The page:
Peace Offering (in the Bible)

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Also known as a communion offering, of which the main characteristic was that the victim was shared between God, the priest, and the person offering the sacrifice. The Hebrew terms for this kind of offering, zeba zeba, š elāmîm or š elāmîm, were almost interchangeable. Zeba described the sacrifice by its outward ritual, a slaughtering, or immolation; š elāmîm by the intention of the offerer, with opinions varying according to the derivation of šelem from šālôm, peace, or šillam, complete or make good (vows). Three types of peace offerings include sacrifices of praise, votive offerings, and the free-will offering. The distinctions between the three were not very precise, and the time allowed for consuming the portions varied (Lv 7.1518). The principal ritual is described in Leviticus ch. 3 and corresponds to that for holocaust. The victims were also the same as those for holocaust, though birds were not allowed; they could have been male or female, and minor blemishes were tolerated in a victim offered as a voluntary sacrifice (Lv 22.23). Yahweh's portion was burned on the altar. It comprised all the fatty parts, since fat, like blood, was considered a life-giving part (Lv 3.1617; 7.2224). The breast (wave offering) and the right leg (raised offering) were assigned to the priest. The remainder of the animal belonged to the person who offered the sacrifice. He ate it with his family and any guests, all of whom had to be in a state of ritual purity.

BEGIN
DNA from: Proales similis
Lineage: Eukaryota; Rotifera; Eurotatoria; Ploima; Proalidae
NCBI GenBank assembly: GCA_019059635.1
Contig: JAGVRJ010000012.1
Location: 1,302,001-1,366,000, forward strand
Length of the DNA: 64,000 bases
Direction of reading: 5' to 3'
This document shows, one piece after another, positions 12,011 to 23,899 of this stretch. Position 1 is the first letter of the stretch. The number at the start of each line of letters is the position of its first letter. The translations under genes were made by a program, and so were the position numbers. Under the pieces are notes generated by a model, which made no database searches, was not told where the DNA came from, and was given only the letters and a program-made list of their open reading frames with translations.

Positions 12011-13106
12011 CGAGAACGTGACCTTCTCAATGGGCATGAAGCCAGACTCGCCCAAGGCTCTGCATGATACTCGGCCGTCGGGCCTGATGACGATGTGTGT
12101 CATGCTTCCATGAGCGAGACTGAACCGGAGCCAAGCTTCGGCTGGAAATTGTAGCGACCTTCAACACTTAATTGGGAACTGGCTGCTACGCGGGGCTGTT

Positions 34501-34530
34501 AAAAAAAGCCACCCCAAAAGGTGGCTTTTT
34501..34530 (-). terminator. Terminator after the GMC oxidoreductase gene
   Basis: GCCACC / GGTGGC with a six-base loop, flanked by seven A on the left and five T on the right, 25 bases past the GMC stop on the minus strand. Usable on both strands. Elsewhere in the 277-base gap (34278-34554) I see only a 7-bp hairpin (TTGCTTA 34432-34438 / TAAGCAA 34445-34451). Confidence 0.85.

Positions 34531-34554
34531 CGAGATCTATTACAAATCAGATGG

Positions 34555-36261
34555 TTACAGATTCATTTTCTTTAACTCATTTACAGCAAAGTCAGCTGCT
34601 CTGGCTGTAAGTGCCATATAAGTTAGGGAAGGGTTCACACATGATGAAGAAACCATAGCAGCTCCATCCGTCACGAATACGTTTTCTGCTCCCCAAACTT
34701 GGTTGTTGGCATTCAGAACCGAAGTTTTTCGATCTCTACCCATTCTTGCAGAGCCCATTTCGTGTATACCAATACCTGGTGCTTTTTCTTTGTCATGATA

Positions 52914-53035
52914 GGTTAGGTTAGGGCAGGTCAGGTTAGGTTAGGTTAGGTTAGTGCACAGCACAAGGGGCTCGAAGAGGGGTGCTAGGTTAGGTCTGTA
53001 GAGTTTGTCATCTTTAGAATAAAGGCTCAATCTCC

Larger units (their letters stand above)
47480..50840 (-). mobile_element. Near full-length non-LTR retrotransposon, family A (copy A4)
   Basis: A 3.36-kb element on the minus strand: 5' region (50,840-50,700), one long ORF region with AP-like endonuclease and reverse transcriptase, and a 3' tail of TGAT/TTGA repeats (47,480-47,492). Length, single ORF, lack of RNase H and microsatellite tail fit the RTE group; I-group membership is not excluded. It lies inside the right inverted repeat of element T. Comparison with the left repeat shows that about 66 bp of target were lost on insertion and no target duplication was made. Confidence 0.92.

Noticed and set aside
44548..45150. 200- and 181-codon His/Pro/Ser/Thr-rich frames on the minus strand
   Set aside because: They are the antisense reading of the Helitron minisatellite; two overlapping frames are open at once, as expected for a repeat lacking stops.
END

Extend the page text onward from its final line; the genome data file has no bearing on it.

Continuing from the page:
Bibliography: r. de vaux, Ancient Israel, Its Life and Institutions, tr. j. mchugh (New York 1961) 417418, 427428. Encyclopedic Dictionary of the Bible, tr. and adap. by l. hartman (New York 1963) 178485.

[j. b. freund]